Application of the Board's interpretation of section 101(a)(20) in the instant case results in a determination that Katsis was statutorily ineligible for discretionary relief under section 212(c) at the time he filed his motion to reopen proceedings to obtain such relief because he was then subject to an administratively final deportation order. Therefore, he was no longer a lawful permanent resident as is expressly required by section 212(c).
Accordingly, the Board's denial as a matter of law of Katsis's motion to reopen proceedings to obtain section 212(c) relief is consistent with its interpretation of the INA and will be affirmed. The petition for review will therefore be denied.
Each side to bear its own costs.
1. The Board exercised jurisdiction over Katsis's motion to reopen pursuant to 8 U.S.C.A. § 1103 (West Supp. 1993); Wolf v. Boyd, 238 F.2d 249, 256 (9th Cir. 1956), cert. denied, 353 U.S. 936, 1 L. Ed. 2d 759, 77 S. Ct. 814 (1957). This court exercises jurisdiction to review the Board's decision pursuant to 8 U.S.C.A. § 1105a(a) (West 1970 & Supp. 1993).
2. Under Chevron, our review of the BIA's construction of the INA should parallel our review of the National Labor Relations Board's (NLRB) construction of the National Labor Relations Act (NLRA) insofar as each construction is that of an agency construing its own statute. We have stated in the labor context: When reviewing [NLRB] orders the court must address three discrete issues. First, the court determines whether the NLRA provides a clear rule to be applied in the case, and if so, whether the [NLRB] complied with the Act. If no clear rule is provided, the court then determines whether the NLRA permits the [NLRB] order that is the subject of the appeal. Finally, if the [NLRB] order is permissible, the court must review NLRB precedent to determine whether that order is consistent with such precedent. NLRB v. New Jersey Bell Tel. Co., 936 F.2d 144, 147-48 (3d Cir. 1991).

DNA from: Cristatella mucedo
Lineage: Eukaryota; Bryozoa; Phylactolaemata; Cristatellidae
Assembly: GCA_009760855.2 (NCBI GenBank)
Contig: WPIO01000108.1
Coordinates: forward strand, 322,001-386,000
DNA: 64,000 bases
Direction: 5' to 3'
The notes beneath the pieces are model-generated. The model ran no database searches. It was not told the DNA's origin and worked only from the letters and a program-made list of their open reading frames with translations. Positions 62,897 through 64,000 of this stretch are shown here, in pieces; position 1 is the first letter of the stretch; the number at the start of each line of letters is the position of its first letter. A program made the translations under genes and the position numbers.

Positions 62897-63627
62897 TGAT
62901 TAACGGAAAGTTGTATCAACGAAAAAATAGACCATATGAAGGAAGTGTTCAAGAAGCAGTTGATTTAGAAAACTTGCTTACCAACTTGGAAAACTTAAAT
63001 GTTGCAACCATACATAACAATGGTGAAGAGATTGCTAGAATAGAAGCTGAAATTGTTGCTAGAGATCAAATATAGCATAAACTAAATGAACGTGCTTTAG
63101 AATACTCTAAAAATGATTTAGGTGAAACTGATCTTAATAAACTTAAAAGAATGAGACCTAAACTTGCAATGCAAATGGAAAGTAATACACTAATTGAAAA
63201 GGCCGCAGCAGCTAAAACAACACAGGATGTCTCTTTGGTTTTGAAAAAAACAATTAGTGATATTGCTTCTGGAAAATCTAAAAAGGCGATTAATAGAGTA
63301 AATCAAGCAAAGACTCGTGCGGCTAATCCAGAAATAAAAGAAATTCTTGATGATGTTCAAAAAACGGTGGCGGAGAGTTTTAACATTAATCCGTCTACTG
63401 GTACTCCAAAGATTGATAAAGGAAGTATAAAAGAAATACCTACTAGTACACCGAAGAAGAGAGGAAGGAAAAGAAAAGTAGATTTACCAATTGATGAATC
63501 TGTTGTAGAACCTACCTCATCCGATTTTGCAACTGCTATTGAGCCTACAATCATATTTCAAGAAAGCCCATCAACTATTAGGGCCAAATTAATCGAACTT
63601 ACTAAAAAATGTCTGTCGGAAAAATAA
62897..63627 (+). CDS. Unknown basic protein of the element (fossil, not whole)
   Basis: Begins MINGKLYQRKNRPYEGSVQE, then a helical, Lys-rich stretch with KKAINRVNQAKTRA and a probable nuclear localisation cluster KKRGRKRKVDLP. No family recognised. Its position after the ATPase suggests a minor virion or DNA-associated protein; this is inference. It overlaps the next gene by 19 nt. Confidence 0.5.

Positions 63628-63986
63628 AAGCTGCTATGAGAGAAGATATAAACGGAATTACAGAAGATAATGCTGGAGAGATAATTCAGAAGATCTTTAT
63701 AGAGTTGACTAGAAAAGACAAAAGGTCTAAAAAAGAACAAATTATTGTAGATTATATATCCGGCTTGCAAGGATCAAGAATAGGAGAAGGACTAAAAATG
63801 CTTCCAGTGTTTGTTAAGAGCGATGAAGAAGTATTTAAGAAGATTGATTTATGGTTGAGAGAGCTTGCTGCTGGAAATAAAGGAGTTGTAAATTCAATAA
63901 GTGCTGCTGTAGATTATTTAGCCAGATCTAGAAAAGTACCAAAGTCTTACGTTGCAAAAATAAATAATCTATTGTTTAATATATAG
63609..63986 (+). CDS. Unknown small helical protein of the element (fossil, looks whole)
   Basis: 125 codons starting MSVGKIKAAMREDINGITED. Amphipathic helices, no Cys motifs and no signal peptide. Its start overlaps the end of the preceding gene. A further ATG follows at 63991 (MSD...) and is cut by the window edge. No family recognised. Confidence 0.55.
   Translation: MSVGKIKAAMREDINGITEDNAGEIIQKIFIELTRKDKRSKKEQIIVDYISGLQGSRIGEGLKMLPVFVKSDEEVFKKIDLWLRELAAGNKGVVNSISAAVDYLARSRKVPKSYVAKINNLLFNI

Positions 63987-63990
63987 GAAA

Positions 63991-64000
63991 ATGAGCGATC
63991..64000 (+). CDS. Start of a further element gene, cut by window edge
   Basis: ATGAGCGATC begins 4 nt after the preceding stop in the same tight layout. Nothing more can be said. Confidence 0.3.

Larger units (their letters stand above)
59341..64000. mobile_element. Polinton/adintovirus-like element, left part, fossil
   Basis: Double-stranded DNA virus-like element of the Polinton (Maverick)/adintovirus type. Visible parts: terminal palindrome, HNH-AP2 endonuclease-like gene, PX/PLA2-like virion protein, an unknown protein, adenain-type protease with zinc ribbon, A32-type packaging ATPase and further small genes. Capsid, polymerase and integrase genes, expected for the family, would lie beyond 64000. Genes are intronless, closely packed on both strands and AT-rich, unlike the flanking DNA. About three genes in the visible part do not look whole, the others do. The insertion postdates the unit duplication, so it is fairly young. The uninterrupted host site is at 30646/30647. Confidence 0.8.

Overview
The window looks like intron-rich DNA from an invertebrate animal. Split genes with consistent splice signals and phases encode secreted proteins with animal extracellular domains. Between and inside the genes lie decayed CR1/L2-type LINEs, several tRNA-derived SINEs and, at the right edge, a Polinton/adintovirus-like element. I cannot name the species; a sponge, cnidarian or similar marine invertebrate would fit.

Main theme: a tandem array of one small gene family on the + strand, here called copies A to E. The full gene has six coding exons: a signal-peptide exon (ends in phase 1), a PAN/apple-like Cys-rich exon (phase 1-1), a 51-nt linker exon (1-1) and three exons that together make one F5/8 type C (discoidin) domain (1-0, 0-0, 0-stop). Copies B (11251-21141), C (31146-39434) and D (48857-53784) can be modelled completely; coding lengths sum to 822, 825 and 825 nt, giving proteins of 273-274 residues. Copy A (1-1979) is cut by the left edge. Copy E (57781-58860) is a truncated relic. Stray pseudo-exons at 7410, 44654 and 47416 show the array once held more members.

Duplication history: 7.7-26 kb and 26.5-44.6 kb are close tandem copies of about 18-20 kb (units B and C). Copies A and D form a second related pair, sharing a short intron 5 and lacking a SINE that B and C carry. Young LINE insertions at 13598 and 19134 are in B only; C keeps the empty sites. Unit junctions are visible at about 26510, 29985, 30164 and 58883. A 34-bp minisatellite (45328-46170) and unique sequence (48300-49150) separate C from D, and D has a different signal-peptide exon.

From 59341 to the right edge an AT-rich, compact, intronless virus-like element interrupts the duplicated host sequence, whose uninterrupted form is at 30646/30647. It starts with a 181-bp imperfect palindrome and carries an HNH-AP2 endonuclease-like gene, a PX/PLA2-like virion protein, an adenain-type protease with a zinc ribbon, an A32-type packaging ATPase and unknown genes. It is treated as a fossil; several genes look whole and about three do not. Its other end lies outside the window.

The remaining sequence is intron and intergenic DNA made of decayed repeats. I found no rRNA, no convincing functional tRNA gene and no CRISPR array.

3. If the Board's interpretation of section 101(a)(20) in the context of section 212(c) is permissible, then, if requested, we would review its determination of an alien's statutory eligibility under that permissible interpretation for abuse of discretion. See Doherty, 112 S. Ct. at 725 (abuse of discretion is proper standard of review when denial of motion to reopen is based on movant's failure to establish a prima facie case for the relief sought). Katsis does not raise this issue in his petition for review, however, and therefore it is not before this court.
4. Further, the Board specifically addressed prior decisions suggesting a contrary holding by distinguishing them because they did not present the same issue for determination and by declaring them superseded to the extent any conflict may exist. Id. at 106-07.
5. In three of these cases, the Court of Appeals for the Fifth Circuit, citing its decision in Rivera, affirmed the Board's application of the Lok rule to motions to reopen to obtain section 212(c) relief. Prichard-Ciriza v. INS, 978 F.2d 219, 222-23 (5th Cir. 1992); Ghassan v. INS, 972 F.2d 631 at 637-38 (5th Cir. 1992), cert. denied, 122 L. Ed. 2d 783, 113 S. Ct. 1412 (1993); Garcia-Hernandez v. INS, 821 F.2d 222, 224 (5th Cir. 1987). In each of these cases, the Board's application of the Lok rule resulted in the denial of the alien's motion for the same reasons the motion was denied in the present case.